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Homeless shelters get a boost

Donor helps city bolster resources ahead of winter's worst


Posted: January 4, 2012

By Markéta Hulpachová - For the Post | Comments (1) | Post comment

Homeless shelters get a boost

Walter Novak

On a recent visit, 180 people were seeking refuge at the Hermes shelter on the Vltava River.

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When entrepreneur Dalibor Dědek contacted City Hall social workers in December and told them his company wished to give a Christmas present to Prague's homeless, Jana Tomešová was incredulous. As deputy director of the city-funded Prague Social Services Center (PCSS), she had been bracing for another winter of hypothermia deaths and overcrowding in city-run shelters.

"He said he wanted to be our Santa this year, and asked us what we most needed," she recalled. "Usually, donors talk about making donations in the thousands of crowns, but he was talking about millions. We thought he'd gone crazy."

In the end, Dědek's private security firm Jablotron purchased an inflatable, 648-square meter tennis hall complete with basic hygiene facilities. The hall's future location remains unconfirmed, though several sources put the likely location as Rohanský Island on the Vltava River. It will be divided into men's and women's sections and transformed into a makeshift dormitory for the homeless.

The project will add an extra 100 beds to the overall capacity of the city's homeless shelters - a 25 percent increase - and thus alleviate the chronic overcrowding that plagues city social workers each winter. According to the 2011 census, there are some 4,000 homeless people in Prague, with about 1,500 considered to be consistently living on street.  

City homeless shelters are able to accommodate just a fraction of the homeless population. During cold spells, local NGOs and City Hall implement emergency measures to make more room, often leading to what Tomešová termed "inhumane conditions," with sleeping residents curled up in chairs and on floors, and overusing lavatories.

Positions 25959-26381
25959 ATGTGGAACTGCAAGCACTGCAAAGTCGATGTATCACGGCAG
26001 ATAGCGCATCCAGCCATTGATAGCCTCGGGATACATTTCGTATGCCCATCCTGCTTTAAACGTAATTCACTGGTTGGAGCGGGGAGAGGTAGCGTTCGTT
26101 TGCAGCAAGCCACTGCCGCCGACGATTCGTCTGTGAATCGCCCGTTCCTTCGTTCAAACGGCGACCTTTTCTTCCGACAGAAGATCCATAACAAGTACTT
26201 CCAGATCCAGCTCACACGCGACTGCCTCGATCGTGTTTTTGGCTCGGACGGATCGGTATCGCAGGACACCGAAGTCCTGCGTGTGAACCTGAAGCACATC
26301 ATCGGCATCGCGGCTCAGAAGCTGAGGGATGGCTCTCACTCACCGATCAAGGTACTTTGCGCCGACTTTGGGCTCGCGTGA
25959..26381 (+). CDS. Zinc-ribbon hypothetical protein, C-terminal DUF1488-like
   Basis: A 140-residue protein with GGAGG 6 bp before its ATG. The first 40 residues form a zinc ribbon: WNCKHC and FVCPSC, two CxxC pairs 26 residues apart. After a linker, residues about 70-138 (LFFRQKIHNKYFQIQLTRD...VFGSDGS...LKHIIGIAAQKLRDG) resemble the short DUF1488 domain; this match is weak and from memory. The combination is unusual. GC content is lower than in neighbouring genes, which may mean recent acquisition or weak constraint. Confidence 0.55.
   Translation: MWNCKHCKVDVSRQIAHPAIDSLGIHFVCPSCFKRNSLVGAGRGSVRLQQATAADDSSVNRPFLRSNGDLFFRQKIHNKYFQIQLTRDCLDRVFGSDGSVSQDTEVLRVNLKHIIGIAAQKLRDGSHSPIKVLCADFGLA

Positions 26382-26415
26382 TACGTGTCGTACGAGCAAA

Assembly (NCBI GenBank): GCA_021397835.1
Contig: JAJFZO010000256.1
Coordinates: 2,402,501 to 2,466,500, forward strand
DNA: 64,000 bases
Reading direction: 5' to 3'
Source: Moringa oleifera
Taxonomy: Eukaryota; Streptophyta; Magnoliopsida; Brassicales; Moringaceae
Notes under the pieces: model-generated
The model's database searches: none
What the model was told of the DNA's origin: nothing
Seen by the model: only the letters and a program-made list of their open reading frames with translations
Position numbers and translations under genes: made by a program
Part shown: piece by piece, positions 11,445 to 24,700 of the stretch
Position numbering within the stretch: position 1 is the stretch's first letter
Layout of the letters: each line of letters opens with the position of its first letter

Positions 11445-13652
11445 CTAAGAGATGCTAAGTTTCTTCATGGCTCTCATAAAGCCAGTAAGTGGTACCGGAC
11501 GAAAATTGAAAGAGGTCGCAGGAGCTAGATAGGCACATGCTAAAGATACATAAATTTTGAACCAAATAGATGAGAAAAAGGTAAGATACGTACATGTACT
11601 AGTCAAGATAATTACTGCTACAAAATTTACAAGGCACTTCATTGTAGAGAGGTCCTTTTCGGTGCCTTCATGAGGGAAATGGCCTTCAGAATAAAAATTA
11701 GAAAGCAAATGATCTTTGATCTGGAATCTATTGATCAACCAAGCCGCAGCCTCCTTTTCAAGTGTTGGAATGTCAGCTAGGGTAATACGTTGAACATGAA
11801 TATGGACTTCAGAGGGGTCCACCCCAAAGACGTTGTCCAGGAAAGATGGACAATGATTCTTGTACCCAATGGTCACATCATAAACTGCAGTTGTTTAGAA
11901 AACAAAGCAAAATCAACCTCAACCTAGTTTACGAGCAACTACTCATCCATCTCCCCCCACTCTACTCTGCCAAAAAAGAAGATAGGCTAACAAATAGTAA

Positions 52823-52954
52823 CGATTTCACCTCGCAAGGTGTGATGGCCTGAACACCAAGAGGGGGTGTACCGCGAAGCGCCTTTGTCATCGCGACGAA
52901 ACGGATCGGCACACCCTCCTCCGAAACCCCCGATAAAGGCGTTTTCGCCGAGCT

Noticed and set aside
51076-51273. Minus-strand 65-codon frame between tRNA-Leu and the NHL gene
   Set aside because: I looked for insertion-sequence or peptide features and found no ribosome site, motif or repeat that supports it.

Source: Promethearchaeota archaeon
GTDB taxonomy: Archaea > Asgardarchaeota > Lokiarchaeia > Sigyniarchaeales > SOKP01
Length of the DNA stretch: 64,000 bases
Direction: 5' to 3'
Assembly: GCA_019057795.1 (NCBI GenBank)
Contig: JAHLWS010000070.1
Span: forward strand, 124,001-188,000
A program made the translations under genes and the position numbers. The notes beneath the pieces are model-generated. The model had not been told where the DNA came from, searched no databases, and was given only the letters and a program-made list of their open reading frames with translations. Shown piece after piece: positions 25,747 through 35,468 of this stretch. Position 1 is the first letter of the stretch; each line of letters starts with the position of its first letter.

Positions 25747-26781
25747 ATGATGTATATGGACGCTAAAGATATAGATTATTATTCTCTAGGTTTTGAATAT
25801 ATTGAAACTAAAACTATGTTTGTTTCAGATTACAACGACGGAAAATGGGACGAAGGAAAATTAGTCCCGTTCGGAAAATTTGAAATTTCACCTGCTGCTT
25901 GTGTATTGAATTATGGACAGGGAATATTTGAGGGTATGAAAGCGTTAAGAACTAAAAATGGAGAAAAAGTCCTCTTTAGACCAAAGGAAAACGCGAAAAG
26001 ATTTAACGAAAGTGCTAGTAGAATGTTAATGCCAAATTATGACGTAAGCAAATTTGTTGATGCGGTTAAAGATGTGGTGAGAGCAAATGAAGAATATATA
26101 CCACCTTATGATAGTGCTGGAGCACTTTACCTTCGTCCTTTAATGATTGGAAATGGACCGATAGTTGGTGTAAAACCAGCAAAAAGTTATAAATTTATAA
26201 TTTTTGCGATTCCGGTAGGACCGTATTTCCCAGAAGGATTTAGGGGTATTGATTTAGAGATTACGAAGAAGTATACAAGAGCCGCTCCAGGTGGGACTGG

"In freezing weather, all of the homeless centers in the city unite and work together," Tomešová said. "The day centers turn into shelters, and our street team works around the clock, distributing clothes and tea."

Even such efforts are at times inadequate, however. During last year's unusually cold winter, 22 homeless people froze to death on the streets of Prague. This season, despite unseasonably warm temperatures, six people have died since October, according to Prague Emergency Medical Services. In New York City, a city some 10 times larger than Prague, with a total of 36,000 homeless people, between one and three homeless freeze to death each year.

In Prague, where recent years have seen a number of unorthodox proposals for aiding the capital city's homeless population, the tennis hall is a much-welcomed donation. City Hall has agreed to fund the new shelter's monthly operation costs, which Tomešová expects will surpass some 1 million Kč.

Prague City Councilor Ivan Kabický, who oversees City Hall social service programs, declined to comment for this report.  

Although the PCSS had expected to have the hall up and running by the end of January, city planners remain in conflict with various Prague municipalities, the leaders of which are wary of upsetting voters by bringing a homeless shelter to their neighborhoods, Tomešová said.

"We are trying to find a secluded spot that would not bother anyone," she added.